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Originally published Friday, June 27, 2008 at 12:00 AM

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Outdoor movies perfect for summer nights

Watching movies while snuggled under a blanket with the moon and stars above is the perfect blend for summertime fun. Presented with a range...

Special to The Seattle Times

Map of outdoor movie locations


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If you go

Every outdoor movie series is different. Consult the Web sites on the accompanying list for complete details.

Start time: Movies start at dusk; arrive early to get a good seat. Spots (first-come, first-served) fill up fast. Some venues provide preshow entertainment in the form of live music, games and interactive fun.

Snacks: Most venues allow for picnic baskets, but will also provide refreshments and a beer/wine garden.

Outside alcohol is not allowed.

Seating: Bring a blanket to ward off late-night chill. Limit your seating to low-back lawn chairs so others can see, too.

Ratings: Check for ratings; most movies are PG-13, but several are R-rated or may contain mature subject matter inappropriate for young viewers.

Weather: Check the Web sites for weather-related cancellations.

Pets: Leave 'em at home, or check with the venue for specific pet policies.

Watching movies while snuggled under a blanket with the moon and stars above is the perfect blend for summertime fun.

Presented with a range of choices on outdoor screens this summer — from comedy classics such as "The Goonies" and "The Princess Bride" to more adult-themed horror films such as "The Shining" and "Cloverfield" — you'll have no trouble choosing a night to suit your tastes.

Vulcan Real Estate, which produces the South Lake Union Cinema on the Lawn, has a high-school-themed series that bridges the best of early-'80s/'90s movies with a contemporary favorite. Its lineup features the snarky wit of "Heathers," the campy cheerleader-battle flick "Bring It On" and then closes out with the coming-of-age teen pregnancy comedy "Juno" (a popular new movie that makes an appearance in four outdoor series around the region this summer).

"This is the first year we picked a theme; in the past we picked a whole range of movies," Lori Mason Curran, spokeswoman for Vulcan Real Estate, said. "Our sponsor, KEXP, had the public choose from three movies on their Web site. It's kind of exciting. We had to get a specific license to show ['Heathers'] outside. Not sure, but it may be the first time it's been shown outside."

By far the most ambitious of the area's series is Fremont's Outdoor Movies. The event, now in its 16th season, is a wild mix of comedy, improv, audience interaction, movie-themed games and, oh yeah, movies. Among Fremont's offerings: "Juno," the hilarious "Superbad" and the not-so-hilarious "An Inconvenient Truth."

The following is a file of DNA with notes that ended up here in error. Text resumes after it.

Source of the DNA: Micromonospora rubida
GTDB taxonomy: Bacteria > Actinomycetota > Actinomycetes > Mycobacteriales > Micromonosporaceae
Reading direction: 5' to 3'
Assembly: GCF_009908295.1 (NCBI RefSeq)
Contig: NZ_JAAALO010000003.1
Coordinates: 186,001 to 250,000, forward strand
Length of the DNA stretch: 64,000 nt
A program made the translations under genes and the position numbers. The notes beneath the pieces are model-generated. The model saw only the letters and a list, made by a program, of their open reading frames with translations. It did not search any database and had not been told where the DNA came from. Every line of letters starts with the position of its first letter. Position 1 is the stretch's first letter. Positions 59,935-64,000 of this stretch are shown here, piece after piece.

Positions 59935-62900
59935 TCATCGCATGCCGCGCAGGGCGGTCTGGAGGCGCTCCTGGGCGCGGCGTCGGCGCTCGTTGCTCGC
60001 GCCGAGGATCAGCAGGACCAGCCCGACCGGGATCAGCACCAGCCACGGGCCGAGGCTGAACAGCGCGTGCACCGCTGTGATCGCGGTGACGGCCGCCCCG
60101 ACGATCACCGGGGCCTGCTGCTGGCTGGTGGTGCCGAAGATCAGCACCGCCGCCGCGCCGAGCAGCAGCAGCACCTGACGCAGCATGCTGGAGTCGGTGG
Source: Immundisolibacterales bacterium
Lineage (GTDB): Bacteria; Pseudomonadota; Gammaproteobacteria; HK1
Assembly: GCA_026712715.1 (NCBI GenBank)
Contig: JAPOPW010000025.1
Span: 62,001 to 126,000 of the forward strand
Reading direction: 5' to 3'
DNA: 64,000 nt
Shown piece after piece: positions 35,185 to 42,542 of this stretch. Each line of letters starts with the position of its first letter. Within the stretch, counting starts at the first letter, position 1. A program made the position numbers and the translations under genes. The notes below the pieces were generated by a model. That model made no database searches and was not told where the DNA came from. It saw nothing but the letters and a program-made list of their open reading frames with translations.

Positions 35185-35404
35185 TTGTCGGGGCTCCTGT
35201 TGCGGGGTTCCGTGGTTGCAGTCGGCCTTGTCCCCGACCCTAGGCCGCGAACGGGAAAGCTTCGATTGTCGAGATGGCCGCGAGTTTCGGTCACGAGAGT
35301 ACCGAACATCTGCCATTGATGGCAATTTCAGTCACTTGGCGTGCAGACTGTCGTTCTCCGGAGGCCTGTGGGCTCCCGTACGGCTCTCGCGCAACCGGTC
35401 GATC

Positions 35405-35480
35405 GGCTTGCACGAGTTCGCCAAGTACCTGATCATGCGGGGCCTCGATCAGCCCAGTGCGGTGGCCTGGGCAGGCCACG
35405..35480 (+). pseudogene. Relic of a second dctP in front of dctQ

Al Gore's climate-change documentary is "not a date movie," said Andrew McMasters, artistic director of Wing-It Productions. But patrons are urged to bring their bikes for a bicycle fashion show.

"In other words, don't drive," said McMasters, adding that the idea was to present a progressive night, but still keep it fun. Proceeds will go to Sustainable Ballard and Sustainable West Seattle.

Fremont also features a trio of "Twisted Flicks": Think '50s-era B-movie rejects, with Jet City Improv providing dialogue, sound effects and music based on audience suggestions.

The Seattle Center's scenic Movies at the Mural is on the sloping lawn of the Mural Amphitheater with the Space Needle looming high above. Its lineup, which starts with standard outdoor fare ("The Princess Bride," "Batman Begins," "The Goonies"), finishes with a midnight showing of the cult-classic "The Rocky Horror Picture Show."

"It's not necessarily programming for young children," said Julia Colson, managing artistic director for Seattle Center Productions, "but we got a lot of requests for 'Rocky Horror,' and with the midnight showing the people who might not like it aren't going to make the effort to come out and see it."

Elsewhere around the region, there are plenty of opportunities to get your moonlit cinema fix. Redhook Ale Brewery in Woodinville holds a six-week series that features several R-rated films, restricted to those 21 and older.

Others include Marymoor Park in Redmond, Liberty Park in Renton, Auburn's Summer Sounds & Cinema Series, Everett's Cinema Under the Stars, Kirkland's Movies at the Beach and Tukwila's Summer Concert and Cinema Series.

Jeff Albertson can be reached at: jalbertson@seattletimes.com

Copyright © 2008 The Seattle Times Company

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